For example, while I am sure there is an easier way to do the below (waiting on a DNS update before proceeding, feel free to suggest!) I was really surprised that I had to use the command as the key here.

Is there a cleaner way to use the lookup and verify the IP in the result is my question really (with a secondary hope that there is a better way than raw output from nslookup or ?? There has to be a pattern I haven’t found.)

Thanks

    - name: Wait for Google DNS to Update
      debug:
        var: lookup('dig', '{{ fqdn }}', '@8.8.8.8')
      register: test_var
      until: new_ip == test_var["lookup('dig', '{{ fqdn }}', '@8.8.8.8')"]
#       new_ip in test_var doesn't work
#      retries: 12
#      delay: 5
    - name: and test_var is?
      debug:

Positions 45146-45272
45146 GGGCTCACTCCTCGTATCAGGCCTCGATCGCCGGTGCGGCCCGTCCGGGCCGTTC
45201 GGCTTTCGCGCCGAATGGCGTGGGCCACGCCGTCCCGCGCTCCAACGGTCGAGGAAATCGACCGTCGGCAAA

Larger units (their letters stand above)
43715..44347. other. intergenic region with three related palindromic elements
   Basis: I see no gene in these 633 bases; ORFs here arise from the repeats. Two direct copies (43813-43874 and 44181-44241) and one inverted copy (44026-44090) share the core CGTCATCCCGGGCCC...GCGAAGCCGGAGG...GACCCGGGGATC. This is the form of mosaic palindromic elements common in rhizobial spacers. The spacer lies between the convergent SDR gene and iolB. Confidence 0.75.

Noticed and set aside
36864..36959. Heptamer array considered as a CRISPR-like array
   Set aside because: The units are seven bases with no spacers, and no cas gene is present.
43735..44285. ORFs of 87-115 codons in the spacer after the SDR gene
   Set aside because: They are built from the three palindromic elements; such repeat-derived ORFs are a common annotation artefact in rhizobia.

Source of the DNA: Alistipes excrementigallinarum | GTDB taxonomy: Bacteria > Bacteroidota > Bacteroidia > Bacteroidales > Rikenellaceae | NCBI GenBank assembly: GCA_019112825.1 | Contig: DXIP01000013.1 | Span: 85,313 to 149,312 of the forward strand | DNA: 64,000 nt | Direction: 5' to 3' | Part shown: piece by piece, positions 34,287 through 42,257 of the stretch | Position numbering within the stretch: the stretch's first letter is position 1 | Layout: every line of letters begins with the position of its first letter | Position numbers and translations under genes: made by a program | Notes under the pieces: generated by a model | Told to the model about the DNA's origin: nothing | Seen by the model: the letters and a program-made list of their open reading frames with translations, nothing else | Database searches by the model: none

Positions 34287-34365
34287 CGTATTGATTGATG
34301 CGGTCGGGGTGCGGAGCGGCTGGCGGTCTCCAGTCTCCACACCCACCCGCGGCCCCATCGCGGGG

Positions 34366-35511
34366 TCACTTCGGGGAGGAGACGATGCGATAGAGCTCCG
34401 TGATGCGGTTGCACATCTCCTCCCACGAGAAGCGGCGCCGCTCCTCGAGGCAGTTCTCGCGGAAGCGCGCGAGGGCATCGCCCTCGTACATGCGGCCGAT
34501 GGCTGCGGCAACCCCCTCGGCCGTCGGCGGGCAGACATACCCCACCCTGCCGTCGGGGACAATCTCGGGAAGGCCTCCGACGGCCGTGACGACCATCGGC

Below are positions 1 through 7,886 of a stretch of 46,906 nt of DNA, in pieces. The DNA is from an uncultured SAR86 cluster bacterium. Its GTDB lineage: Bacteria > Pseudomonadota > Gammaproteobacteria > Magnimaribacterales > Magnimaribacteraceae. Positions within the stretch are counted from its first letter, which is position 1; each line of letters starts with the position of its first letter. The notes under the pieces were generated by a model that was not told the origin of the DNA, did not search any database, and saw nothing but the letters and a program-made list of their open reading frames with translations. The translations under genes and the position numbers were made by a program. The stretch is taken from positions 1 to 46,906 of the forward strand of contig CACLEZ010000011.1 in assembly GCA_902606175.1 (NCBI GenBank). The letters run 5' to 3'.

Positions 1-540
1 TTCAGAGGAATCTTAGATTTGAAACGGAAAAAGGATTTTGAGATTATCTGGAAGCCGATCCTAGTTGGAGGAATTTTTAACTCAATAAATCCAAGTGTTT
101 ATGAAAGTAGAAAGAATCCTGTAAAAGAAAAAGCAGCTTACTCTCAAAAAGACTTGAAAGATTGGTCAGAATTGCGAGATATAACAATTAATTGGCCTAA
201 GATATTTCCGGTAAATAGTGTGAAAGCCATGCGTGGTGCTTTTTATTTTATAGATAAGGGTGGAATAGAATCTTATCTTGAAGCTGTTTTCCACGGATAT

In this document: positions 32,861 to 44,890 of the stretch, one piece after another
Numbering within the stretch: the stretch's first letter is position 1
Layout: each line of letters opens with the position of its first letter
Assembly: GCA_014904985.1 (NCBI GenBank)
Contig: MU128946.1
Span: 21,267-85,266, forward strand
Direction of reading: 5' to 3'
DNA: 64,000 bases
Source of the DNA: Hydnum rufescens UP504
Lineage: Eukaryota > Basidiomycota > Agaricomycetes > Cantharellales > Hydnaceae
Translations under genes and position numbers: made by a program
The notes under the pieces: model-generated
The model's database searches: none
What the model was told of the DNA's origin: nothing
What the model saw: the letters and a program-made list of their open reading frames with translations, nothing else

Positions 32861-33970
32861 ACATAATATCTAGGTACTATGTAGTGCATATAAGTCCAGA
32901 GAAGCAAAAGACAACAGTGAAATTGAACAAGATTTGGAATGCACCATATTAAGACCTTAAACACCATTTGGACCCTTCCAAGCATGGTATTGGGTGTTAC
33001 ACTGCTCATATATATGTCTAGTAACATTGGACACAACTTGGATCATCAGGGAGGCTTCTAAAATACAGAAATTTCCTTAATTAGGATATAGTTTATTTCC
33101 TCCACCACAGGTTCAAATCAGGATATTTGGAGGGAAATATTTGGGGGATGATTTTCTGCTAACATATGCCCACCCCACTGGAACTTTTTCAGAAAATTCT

msg: "{{ test_var }}"

Here is the output:

ok: [localhost] => {
    "msg": {
        "changed": false,
        "failed": false,
        "lookup('dig', 'test.com', '@8.8.8.8')": "192.138.219.231")
    }
}

And thought that maybe query would get me the desired result. Though easier for multiple IPs to work with, still the same key ugliness…

ok: [localhost] => {
    "msg": {
        "changed": false,
        "failed": false,
        "query ('dig', 'yahoo.com', '@8.8.8.8')": [
            "98.137.246.7",
            "98.138.219.231",
            "98.137.246.8",
            "72.30.35.10",
            "98.138.219.232",
            "72.30.35.9"
        ]
    }
}

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Author: IGotAHeadache